To discuss the role of Latinbeat in aiding the exposure of Latin American cinema abroad, I turn to Carlos A. Gutiérrez, co-founding director of the New York-based advocacy group Cinema Tropical, the acknowledged expert on all things to do with Latin American film and visibility stateside. I ask if Latinbeat is the forum here for enhancing familiarity with Latin American production. Gutiérrez’s response:

Since its creation in the late ‘90s, Latinbeat rapidly became the most important showcase for recent Latin American cinema in New York City. Many of the most relevant and influential Latin American films had their local premieres at the Walter Reade Theater.

Latin American cinema production has exploded over the past 15 years — almost concurrently with the life of Latinbeat, yet the number of films that falls through the cracks every year is quite considerable. I believe it’s important not only to continue the mission of Latinbeat, but also to maximize its potential.

But is New York City an essential component for getting these films out of the Latin American cinema ghetto, and if so, doesn’t this put an enormous responsibility on Latinbeat? He continues:

New York City has become one of the most important capitals of Latin American cinema in the world, judging by the number of Latino and Latin American film festivals, by the number of films from the region that get theatrical runs in the city or get screened at local festivals, by the different types of media arts organizations advocating for Latin American cinema, and by the increasing number of Latin American filmmakers that are calling New York home.

Yet, New York could become a more proactive player in regard to Latin American cinema internationally. I do believe there’s an untapped opportunity for the city to become a more influential platform for Latin American cinema, and in this sense, given Latinbeat’s history, the festival could be instrumental.


Going through my own past coverage of Latinbeat, I found reviews of two films from the 2012 issue, one Brazilian and one Mexican, neither known beforehand outside its home country. I had viewed them for a curtain-raiser on this site, then wrote them up for an important trade publication. Latinbeat was the conduit, I but an open stopcock to give these excellent pictures a shot at the worldwide critical and commercial attention they deserved. In addition, during the 13 years I programmed international films for a European festival, I found at least a couple of movies to invite every year. I’d call that a platform.

I do not pretend to be a maven in this specialized field. I have come to appreciate more and more with each passing edition of Latinbeat Goglio’s uncanny ability to filter the output of so many territories, as they say in the biz, to assemble a program of titles that work so well together on so many levels — especially while it has been steadily shrinking in size over the past few years.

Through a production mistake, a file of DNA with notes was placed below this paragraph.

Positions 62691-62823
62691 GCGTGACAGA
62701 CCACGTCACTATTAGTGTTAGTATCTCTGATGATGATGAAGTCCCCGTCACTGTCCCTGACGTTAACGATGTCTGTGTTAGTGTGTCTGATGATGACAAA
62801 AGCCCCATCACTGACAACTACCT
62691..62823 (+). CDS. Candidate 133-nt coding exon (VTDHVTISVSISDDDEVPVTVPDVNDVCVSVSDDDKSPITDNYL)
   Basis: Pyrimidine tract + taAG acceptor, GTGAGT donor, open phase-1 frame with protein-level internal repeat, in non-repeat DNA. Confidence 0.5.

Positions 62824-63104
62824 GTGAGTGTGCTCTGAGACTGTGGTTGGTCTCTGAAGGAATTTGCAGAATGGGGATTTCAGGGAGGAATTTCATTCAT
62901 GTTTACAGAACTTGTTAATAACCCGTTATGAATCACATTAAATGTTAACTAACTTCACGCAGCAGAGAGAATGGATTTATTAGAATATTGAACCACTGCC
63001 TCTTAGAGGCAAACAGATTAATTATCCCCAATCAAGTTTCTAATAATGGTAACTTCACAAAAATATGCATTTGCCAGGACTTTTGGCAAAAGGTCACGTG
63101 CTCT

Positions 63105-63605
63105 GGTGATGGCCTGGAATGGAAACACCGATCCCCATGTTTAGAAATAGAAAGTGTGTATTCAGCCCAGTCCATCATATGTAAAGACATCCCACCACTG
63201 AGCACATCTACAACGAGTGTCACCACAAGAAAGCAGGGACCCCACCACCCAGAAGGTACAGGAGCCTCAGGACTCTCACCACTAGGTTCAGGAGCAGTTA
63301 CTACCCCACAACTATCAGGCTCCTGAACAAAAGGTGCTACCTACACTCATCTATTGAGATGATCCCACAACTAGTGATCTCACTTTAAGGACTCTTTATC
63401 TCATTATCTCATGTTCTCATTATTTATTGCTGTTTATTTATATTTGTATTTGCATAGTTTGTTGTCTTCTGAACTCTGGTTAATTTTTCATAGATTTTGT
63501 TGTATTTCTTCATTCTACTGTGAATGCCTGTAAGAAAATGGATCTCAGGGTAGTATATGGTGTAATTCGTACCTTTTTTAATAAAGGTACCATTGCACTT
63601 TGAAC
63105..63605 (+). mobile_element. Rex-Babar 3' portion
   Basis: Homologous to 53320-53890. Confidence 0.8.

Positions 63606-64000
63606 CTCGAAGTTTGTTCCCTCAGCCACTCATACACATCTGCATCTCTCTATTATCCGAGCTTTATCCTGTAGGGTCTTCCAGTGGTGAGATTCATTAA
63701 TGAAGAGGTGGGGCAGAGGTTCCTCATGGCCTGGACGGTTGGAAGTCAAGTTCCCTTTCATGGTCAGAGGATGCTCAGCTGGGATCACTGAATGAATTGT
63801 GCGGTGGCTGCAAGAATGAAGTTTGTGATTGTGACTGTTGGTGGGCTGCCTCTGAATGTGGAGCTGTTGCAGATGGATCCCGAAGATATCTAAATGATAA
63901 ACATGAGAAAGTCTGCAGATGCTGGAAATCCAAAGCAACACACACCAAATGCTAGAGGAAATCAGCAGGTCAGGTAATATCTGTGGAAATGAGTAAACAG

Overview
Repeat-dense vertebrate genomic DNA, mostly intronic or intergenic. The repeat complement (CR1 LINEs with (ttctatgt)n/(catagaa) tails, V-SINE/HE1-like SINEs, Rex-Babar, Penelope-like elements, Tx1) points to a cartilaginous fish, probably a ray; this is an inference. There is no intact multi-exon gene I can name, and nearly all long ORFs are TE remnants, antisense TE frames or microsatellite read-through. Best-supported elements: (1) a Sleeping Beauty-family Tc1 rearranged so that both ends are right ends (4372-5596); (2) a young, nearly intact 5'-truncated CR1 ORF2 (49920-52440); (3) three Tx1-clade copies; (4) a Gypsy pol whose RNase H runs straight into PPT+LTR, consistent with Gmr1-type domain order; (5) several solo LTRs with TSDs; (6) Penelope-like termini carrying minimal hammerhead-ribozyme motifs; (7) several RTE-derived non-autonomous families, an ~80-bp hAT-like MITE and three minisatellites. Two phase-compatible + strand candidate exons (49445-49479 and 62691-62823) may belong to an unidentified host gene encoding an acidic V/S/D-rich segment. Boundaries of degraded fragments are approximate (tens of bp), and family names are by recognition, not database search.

That noted, in preferential order — with two bests-in-show vying for top spot — these are my five absolute must-sees from the 2014 crop of 16 features:

1A. The Militant (Manuel Nieto, Uruguay)

One of the most fully realized films I’ve seen in ages, it’s better repped by its Spanish title, El Lugar del hijo (The Place of the Son). The tenuous attachment of the 25-year-old protagonist, Ariel Cruz (non-pro Felipe Dieste, pictured at top), to radical student politics in 2002 in a Uruguay bogged down in the economic catastrophe known as “The Crisis” is only a secondary topic. Plus the guy is hardly radical: He’s a slacker. The film is about legacy, about what Cruz’s generation inherited from the one prior, and it involves mismanagement of more than finances.

Nieto (The Dog Pound) has cojones. He courageously eschews conventions that would serve as more surefire guarantees of good box-office. In the role of the perpetually unkempt Cruz, he cast a young man actually crippled in an accident early in life — his speech slurred, his walk crooked — to drive home from first frame to last a metaphor: Uruguay has itself become malformed, stagnant, and has allowed not only its economy to slip away but also, by Latin American standards anyway, a relatively high level of culture and education.

Cruz is so extremely laid back that I’m not sure if his unchangingly blank countenance is a function of Dieste’s condition or the character’s lack of will and enthusiasm. Nieto does not poke fun at the actor, who appears to relish the role, or at the character, whom he patiently tracks through humiliating situations in order to chart his transition from unflattering infantilism to adulthood.